Category : Reviews

07 Apr 2019

Review of ‘Pride and Prejudice’

Review by Richard Stewart In vain have I struggled. It will not do. My feelings will not be repressed. You must allow me to tell you how boring I find Jane Austen’s Pride and Prejudice. This is not for want of trying – I want to like it. It’s one of the most loved and well regarded books in English literature, full of wit, memorable characters and quotes that have become part of the culture of the nation. I’ve read […]

06 Mar 2019

Review of ‘Terra Nova’ by Ted Tally

Directed by Paul Ackroyd Review by Patrick Neylan When a cold February blast blows up North Street, it’s comforting to snuggle into the BLT auditorium to witness the story of a group of men suffering in a considerably colder climate than you are. And a gratifyingly large number of people turned out to see Terra Nova, a dramatised account of Captain Robert Scott’s expedition to the South Pole in 1911. Those feelings are tempered by the knowledge that you’re watching […]

19 Feb 2019

Review of ‘The Children’ by Lucy Kirkwood

Directed by Patrick Neylan Hazel and Robin are retired nuclear scientists. They live just outside the exclusion zone of a nuclear reactor disaster – a nuclear reactor that they had some unspecified part in creating. Rationed electricity and a Geiger counter, on hand to check for signs of radiation, are the most noticeable outwards signs of its impact, but the disaster has also taken its toll on the psychology of each of the protagonists in other ways. But first the […]

31 Jan 2019

Review of King Charles III by Mike Bartlett

I’m very sorry to interrupt 2019 everyone, but I’m going to have to drag you kicking and screaming back into 2018 for just a few hundred words. Do you remember that bygone era? Real-life spy drama in Salisbury, scorching summer temperatures, Brexit and President Trump still both (somehow) things that are actually happening? It is wonderful then that we have our cosy little Bromley theatre to provide blissful escapism from the harrowing politics of British constitutional crises. What a treat […]

27 Jan 2019

“Some perfectly enjoyable ‘Perfect Nonsense'”

Remotegoat have published their review on Jeeves and Wooster!! Click here to find out what they thought  

03 Jan 2019

Review of The Comedy of Errors by Steve Williams

William Shakespeare’s The Comedy of Errors was described by BLT as “Shakespeare as you have never seen it before” – a bold claim indeed, and one that certainly stood up to scrutiny, though the end result was not one for the Shakespeare purists. Hilary Cordery’s production gave us a vision of The Comedy of Errors as a bawdy restoration-style comedy; a cross between pantomime (apt as this was the last production before Christmas) and Benny Hill. The only thing missing […]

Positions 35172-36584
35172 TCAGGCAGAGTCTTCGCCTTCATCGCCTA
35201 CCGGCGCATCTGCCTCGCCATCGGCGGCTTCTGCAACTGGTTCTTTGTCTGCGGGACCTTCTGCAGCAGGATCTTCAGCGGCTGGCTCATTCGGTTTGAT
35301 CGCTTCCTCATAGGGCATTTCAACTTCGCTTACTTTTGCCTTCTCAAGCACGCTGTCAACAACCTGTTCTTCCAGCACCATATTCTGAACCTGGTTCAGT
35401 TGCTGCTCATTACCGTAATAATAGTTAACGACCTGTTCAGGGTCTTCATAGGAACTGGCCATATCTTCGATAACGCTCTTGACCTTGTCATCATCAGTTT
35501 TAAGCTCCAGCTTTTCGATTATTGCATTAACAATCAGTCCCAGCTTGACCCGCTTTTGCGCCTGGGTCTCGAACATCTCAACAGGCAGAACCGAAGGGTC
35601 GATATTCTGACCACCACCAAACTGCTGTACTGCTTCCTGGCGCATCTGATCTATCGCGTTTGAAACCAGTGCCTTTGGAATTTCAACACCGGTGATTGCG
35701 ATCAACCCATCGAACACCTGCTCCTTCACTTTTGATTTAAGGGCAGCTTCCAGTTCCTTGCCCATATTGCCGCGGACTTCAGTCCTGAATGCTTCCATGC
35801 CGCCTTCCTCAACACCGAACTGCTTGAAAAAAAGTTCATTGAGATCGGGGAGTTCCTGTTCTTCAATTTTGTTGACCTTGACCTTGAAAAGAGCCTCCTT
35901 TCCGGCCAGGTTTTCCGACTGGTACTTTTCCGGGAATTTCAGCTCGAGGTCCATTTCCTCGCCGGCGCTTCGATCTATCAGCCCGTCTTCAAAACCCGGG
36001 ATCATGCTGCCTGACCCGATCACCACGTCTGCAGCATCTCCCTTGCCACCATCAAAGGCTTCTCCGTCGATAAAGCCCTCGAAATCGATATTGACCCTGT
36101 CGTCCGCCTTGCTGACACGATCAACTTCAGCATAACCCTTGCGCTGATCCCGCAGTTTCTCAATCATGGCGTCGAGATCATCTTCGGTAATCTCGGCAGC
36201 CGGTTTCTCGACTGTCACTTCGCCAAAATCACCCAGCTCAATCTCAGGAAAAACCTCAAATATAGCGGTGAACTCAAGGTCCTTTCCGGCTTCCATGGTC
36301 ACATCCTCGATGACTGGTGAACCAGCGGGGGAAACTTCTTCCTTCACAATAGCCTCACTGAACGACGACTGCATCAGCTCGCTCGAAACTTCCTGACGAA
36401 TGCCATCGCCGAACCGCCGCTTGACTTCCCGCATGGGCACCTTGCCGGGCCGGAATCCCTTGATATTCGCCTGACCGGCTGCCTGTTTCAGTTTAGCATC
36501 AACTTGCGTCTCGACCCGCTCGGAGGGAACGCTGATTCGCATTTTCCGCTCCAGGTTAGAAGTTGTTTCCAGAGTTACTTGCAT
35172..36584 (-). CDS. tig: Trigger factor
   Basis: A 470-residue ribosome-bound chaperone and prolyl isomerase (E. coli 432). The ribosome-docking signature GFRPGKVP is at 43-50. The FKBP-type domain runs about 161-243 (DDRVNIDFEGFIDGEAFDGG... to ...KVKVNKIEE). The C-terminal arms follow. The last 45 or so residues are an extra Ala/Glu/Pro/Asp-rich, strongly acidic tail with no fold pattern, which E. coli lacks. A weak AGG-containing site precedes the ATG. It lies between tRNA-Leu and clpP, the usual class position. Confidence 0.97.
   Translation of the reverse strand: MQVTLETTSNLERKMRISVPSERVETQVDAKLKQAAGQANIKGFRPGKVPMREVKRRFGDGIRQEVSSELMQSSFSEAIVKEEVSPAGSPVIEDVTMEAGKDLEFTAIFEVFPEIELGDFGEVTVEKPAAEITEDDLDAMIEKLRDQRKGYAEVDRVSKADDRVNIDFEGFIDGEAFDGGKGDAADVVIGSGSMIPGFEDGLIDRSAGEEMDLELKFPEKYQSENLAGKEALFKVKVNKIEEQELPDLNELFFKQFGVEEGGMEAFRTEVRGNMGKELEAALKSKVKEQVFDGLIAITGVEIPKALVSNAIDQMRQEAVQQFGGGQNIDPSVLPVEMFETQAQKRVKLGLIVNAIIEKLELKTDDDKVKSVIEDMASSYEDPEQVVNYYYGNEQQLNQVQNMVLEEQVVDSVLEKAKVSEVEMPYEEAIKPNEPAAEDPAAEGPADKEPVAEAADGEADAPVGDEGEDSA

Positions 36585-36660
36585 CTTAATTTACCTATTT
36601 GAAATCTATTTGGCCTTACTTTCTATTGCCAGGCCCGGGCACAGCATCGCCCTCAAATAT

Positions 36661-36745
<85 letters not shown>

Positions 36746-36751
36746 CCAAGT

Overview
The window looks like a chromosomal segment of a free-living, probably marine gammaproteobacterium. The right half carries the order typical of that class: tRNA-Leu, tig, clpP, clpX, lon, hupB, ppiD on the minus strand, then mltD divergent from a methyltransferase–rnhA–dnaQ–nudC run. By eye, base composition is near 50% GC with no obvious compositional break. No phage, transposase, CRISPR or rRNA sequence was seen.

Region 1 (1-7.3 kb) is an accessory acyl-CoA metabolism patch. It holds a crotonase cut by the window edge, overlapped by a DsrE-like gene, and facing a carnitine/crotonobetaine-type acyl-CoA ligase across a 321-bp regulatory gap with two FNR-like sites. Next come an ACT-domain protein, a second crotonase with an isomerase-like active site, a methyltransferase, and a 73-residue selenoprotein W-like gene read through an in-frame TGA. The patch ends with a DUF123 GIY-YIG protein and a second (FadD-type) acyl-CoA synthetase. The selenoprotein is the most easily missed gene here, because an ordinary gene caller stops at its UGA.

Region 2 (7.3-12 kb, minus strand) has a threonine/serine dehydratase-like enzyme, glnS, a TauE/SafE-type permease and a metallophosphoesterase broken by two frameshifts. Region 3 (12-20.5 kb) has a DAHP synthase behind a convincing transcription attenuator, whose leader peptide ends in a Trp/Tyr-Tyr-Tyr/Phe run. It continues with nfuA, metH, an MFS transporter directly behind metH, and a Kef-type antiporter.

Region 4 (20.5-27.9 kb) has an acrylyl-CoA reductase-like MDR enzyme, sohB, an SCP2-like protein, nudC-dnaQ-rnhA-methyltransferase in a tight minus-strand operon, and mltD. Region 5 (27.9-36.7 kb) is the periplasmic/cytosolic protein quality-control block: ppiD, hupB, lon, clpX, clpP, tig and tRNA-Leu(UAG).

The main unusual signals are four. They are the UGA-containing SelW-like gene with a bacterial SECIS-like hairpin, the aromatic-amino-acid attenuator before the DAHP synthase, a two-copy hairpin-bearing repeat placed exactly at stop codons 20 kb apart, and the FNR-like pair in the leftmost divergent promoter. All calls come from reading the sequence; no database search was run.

03 Jan 2019

Review of Edgar and Annabel and Joseph K

Double Dystopia presented us with two short plays in one evening about power and powerlessness. Those with power were either not seen or hardly seen: what we saw instead is what it is like to have little or no power. In the first play, Edgar and Annabel, a seemingly normal couple are preparing for some form of rebellion against an unseen, all-powerful state, but they are the ones who are really under threat. In a wonderfully theatrical ploy, the couple […]

19 Dec 2018

5-star review of The Comedy of Errors

“…an amazing production that could teach some of the best professional companies in the country a thing or two about comedy.” Read the 5-star review of our festive production of The Comedy of Errors… we are just a little bit proud of our director, cast and crew! Click here to read the review

28 Nov 2018

Review of ‘Blink’ by Paul Campion

The irony of the rise of social media is that it’s making us increasingly anti-social. A quick survey of any bar, coffee shop or train carriage reveals people interacting with their phones and tablets rather than with each other. Is it because virtual relationships are easier to handle than real ones? Phil Porter’s ‘Blink’ takes an intriguing and thought-provoking look at that question. A two-hander, the play tells the story of Jonah and Sophie, two lonely young outcasts in London […]

24 Nov 2018

Gaslight Review by Steve Williams

Gaslight by Patrick Hamilton Review by Steve Williams Gaslight, albeit written in 1938, is the epitome of the Victorian melodrama. There is the evil villain, the downtrodden spouse, the interesting characters below stairs and the intriguing and slightly irascible stranger. When the curtain opened, we were presented with the archetypal Victorian drawing room, complete with a multitude of paintings and the obligatory chaise-longue. The set was brilliantly designed by Richard Gissing and gave us everything you would expect from a […]